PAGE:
Comments

Adrienne Farricelli (author) on July 06, 2013:

Thanks Eiddwen, take care!

Adrienne Farricelli (author) on July 06, 2013:

That's awesome ladydeoone! we too have no children, but socializing them early towards them has turned very helpful for our nephews, neighbors'children and friend's children.

Adrienne Farricelli (author) on July 06, 2013:

Thanks for the votes up torrilyn, unfortunately, aggression tends to escalate rather than de-escalate if no steps are taken, so it's important to act early.

Adrienne Farricelli (author) on July 06, 2013:

Wetnose, yes, the bringing the baby blanket home strategy is great!

Eiddwen from Wales on July 06, 2013:

Very interesting and useful as always.

Eddy.

Deonne Anderson from Florence, SC on July 06, 2013:

Great tips for parents as well as dog owners. I don't have small children but both of my dogs have been socialized and love being around children. Thanks for sharing. Voted up, useful and sharing.

torrilynn on July 06, 2013:

Thanks for this hub ! Aggressive dog behavior should be recognized right away in order to avoid injuries or harm to your children. Voted up.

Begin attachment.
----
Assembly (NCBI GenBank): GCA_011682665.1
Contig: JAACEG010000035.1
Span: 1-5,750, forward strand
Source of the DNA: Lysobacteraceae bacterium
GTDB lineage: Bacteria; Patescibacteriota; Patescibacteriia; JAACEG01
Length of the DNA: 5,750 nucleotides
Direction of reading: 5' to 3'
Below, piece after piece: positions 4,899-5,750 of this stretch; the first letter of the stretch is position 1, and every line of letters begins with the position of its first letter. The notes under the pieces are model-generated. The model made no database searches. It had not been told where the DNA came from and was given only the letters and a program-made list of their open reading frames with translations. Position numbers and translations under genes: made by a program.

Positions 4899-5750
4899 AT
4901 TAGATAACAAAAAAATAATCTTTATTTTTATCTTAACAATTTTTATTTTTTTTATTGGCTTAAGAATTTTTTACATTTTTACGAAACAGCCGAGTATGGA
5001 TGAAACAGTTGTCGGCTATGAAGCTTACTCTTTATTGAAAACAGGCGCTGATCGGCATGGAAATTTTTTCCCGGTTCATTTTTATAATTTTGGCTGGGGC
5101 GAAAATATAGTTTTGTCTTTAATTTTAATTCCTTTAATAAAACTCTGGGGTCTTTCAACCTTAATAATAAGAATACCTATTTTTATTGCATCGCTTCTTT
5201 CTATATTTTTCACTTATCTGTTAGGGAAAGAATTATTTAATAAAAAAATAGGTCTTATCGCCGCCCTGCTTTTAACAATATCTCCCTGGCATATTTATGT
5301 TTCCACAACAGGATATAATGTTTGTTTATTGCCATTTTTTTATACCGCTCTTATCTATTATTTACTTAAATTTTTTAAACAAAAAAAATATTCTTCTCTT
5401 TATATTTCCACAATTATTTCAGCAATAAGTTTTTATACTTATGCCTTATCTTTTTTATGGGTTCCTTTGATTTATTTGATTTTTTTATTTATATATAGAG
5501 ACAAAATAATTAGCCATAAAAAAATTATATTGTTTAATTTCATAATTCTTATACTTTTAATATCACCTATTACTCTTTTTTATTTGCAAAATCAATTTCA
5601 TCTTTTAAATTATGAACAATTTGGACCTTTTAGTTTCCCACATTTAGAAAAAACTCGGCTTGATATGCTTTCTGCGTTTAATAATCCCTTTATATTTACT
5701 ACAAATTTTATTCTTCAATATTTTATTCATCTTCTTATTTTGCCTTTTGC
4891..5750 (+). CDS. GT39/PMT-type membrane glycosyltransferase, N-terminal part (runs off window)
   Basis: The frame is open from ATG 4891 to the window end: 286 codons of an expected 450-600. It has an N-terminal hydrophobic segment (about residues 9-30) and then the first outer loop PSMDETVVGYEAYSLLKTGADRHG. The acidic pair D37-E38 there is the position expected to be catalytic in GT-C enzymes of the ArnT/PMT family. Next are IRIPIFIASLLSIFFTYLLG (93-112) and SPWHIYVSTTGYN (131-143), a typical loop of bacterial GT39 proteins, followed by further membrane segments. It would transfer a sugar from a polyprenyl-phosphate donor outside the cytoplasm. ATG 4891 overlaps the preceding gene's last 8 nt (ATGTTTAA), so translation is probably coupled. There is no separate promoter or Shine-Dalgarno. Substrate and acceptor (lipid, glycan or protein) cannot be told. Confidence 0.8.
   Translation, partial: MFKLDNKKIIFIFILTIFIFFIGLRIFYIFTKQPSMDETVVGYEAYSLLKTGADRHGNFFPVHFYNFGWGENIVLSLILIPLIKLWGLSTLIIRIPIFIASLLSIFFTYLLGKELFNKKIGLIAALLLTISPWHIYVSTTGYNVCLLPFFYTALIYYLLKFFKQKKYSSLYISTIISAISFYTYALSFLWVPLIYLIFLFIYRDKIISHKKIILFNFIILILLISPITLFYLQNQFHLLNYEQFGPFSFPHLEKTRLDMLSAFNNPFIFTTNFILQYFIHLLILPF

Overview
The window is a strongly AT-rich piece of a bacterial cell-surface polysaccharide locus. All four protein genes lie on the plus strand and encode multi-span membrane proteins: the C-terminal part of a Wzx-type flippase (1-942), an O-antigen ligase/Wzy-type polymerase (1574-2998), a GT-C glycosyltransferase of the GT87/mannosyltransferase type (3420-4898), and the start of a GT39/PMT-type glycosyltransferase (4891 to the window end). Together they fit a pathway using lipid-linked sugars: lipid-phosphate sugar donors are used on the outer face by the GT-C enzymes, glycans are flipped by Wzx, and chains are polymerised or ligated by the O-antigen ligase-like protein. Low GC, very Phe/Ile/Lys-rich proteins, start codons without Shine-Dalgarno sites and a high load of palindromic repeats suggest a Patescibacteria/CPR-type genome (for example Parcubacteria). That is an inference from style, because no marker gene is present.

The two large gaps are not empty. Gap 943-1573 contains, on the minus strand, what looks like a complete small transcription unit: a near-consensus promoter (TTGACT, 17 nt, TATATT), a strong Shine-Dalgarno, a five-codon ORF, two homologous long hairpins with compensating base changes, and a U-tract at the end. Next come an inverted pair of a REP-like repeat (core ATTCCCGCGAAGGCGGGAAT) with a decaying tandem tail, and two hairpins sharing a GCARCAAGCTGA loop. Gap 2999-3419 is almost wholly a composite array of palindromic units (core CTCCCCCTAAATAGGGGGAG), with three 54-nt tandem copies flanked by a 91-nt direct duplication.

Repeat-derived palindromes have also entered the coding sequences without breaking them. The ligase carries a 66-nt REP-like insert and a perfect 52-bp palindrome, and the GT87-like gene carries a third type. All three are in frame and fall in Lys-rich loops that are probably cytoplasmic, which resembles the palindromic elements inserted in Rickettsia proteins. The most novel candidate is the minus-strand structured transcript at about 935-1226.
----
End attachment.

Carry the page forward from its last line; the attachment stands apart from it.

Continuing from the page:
wetnosedogs from Alabama on July 05, 2013:

When my first grandchild was born, my son-in-law took a baby blanket home for the boxer to smell. That was an enormous help.

I know dogs don't like being looked in the eye, but I never thought of the level children have. Great tip.

Adrienne Farricelli (author) on July 05, 2013:

Thanks for stopping by and commenting epbooks, it never hurts to be cautious. I often had kids stop by to pet my Rotties--which love kids of all sizes, but had to make sure they always followed the rules of good "doggy etiquette". The very first time I saw a dog bite a child was my mother-in-law's dachshund who had enough of a child chasing her around.

Elizabeth Parker from Las Vegas, NV on July 05, 2013:

We rescued one of our dogs a few years back and she had some issues with resource guarding which we worked through and now we can take things from her. She was definitely beaten before but I don't think it was by an adult as she loves all adults, male and female. She has never bitten a child, but I see her tense up around them, so I assume a child had hit her (perhaps not intentionally) but I don't let her near children just in case. I never want there to be that "First" time, even though her few teeth wouldn't do much damage! I think if there's even a question about it, then it's better to be safe than sorry. I liked your comment about the dog being at eye level with a child. I never thought about that before. Interesting!